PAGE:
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Snacks

February is National Snack Food Month. I realize we’re nearing the end of the month, but it’s never too late to think about snacks.

Most of us fall into one of two camps—sweet snacks or salty snacks. I think the best snacks are those that combine a bit of both. And the idea of what constitutes a good snack varies wildly from country to country. In the US, the top 10 snack foods are:

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Pizza!

This is National Pizza Bake Week, and I love pizza. I love it hot or cold, deep or thin, homemade or purchased. To be honest, I’m kind of a purist when it comes to pizza. It must have mozzarella and tomato sauce. I’m open to dessert pizzas of all kinds, though.

According to online food dictionaries, pizza is a yeasted flatbread generally topped with tomato sauce and cheese, baked in an oven.

The word “pizza” first appeared in a Latin text from the southern Italy town of Gaeta, then still part of the Byzantine Empire, in 997 AD; the text states that a tenant of certain property is to give the bishop of Gaeta duodecim pizze (twelve pizzas) every Christmas Day, and another twelve every Easter Sunday”.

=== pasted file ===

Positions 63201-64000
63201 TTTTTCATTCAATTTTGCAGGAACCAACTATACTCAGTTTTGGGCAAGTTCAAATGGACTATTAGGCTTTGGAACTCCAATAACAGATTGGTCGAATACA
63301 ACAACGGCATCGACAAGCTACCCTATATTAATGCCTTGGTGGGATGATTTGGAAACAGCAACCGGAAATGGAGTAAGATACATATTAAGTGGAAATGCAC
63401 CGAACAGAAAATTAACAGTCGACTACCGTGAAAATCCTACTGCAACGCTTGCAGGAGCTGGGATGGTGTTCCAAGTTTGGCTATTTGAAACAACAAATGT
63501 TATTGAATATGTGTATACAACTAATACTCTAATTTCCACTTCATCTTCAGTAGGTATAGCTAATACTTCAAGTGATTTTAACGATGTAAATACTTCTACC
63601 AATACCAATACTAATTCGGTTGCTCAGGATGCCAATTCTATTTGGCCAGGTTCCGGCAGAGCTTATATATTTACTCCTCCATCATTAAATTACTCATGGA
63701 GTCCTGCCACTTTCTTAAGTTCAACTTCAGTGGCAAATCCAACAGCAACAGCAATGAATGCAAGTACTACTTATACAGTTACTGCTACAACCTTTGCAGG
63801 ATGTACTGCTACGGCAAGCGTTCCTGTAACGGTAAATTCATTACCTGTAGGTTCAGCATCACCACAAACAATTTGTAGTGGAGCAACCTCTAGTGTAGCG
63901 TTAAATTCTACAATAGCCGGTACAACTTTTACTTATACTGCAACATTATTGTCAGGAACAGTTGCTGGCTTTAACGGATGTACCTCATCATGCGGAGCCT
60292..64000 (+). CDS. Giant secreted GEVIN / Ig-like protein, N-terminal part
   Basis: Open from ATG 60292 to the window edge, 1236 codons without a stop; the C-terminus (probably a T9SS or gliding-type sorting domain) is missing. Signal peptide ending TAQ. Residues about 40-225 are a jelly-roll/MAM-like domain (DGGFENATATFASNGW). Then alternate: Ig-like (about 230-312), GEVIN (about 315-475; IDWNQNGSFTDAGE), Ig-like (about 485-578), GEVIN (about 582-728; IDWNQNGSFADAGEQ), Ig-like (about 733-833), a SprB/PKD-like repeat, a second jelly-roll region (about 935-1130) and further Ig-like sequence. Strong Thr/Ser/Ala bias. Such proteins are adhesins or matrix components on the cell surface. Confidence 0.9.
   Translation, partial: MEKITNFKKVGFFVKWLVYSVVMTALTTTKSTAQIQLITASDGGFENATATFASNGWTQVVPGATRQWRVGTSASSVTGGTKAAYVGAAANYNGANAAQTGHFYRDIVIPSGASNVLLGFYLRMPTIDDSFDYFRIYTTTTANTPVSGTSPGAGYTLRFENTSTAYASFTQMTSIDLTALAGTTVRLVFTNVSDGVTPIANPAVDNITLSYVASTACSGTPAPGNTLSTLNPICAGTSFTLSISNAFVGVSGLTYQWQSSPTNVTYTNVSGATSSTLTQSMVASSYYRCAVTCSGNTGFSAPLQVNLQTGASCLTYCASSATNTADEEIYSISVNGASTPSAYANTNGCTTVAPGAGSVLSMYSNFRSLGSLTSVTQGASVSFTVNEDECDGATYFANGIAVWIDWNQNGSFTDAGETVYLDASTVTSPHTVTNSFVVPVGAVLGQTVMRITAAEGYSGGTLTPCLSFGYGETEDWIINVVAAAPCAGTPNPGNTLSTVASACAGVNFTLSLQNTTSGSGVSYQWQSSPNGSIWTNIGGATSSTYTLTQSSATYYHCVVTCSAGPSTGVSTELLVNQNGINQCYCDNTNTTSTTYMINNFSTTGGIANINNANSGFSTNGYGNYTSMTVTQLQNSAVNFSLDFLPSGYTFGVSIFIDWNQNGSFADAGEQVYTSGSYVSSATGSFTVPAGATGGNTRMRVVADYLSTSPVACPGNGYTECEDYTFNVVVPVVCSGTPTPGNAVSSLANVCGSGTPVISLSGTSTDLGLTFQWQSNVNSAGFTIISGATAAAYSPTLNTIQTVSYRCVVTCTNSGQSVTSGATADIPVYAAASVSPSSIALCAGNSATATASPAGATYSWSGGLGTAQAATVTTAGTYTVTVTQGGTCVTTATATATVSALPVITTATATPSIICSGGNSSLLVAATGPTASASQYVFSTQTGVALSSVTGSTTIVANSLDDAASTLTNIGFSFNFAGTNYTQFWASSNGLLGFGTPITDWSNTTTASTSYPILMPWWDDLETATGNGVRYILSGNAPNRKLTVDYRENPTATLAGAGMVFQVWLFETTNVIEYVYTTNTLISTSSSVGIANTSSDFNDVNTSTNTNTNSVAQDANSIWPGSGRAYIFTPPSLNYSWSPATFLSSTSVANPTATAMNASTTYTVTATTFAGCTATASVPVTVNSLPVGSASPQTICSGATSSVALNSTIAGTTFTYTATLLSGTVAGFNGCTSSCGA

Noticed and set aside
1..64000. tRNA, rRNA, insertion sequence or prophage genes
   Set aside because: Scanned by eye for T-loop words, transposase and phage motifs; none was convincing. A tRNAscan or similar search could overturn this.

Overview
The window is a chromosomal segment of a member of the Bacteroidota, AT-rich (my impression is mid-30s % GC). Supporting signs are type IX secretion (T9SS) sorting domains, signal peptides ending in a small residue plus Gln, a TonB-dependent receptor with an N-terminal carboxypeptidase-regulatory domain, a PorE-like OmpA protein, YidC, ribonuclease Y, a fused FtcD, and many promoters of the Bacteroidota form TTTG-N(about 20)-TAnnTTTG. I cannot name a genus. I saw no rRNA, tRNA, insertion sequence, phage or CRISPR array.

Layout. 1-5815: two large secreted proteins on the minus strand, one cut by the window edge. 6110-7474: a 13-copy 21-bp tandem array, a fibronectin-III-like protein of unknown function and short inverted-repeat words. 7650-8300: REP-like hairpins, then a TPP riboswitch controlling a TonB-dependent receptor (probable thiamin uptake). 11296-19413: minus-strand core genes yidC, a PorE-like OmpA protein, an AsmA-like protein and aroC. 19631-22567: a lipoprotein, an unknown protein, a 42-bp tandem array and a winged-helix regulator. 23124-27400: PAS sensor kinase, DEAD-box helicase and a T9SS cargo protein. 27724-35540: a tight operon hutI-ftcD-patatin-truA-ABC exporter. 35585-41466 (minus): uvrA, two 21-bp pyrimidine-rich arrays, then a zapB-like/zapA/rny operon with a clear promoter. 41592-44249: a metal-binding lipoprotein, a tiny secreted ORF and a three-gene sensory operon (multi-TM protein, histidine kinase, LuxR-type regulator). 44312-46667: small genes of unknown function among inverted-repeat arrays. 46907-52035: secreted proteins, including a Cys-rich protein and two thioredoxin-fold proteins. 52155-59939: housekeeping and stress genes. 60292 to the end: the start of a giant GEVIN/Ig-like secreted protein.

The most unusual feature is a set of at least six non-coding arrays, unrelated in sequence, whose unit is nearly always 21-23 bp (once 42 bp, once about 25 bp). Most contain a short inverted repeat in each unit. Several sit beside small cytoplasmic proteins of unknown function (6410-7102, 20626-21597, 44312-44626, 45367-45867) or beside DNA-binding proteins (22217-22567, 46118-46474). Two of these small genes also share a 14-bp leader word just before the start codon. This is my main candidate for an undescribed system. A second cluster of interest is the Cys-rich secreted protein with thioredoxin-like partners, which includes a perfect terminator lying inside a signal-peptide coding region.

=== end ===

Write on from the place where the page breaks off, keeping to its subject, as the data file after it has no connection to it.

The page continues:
The ancient Greeks covered their bread with oils, herbs and cheese, and in the 6th century BC the soldiers in Persian King Darius I’s armies baked flatbreads with cheese and dates on top of their battle shields.

Modern pizza evolved from similar flatbread dishes in Naples, Italy, in the 18th or early 19th century. Prior to that time, flatbread was often topped with ingredients such as garlic, salt, lard, cheese, and basil.

It is uncertain when tomatoes were first added and there are many conflicting claims.

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Need a Wedding Planner?

Many, many couples will be getting engaged over Valentine’s Day. One of the first decisions they’ll likely make is whether or not to use a professional wedding planner. If you’re going to get married in a small ceremony with just a few friends and close family members, you may not need the services of a planner, or your incredibly organized friend or family member might be able to help with wedding details. But if you are looking at over 100 guests, you should at least give it some thought.

I know several planners, and one of the best things about hiring a professional is that they know the potential pitfalls, so they can help you avoid them. They can also be a wonderful resource for trustworthy vendors—caterers, bakers, alterations, music, photographers, videographers, etc. This is especially important if you’re planning to get married someplace other than where you currently live. After all, things may have changed in your hometown. That great venue you always dreamed of may now be derelict, dilapidated, and dingy. (There are wonderful male and female wedding planners, but the majority of the planners I know are women. So, for the sake of ease, I’ll be using female pronouns throughout the rest of this column.)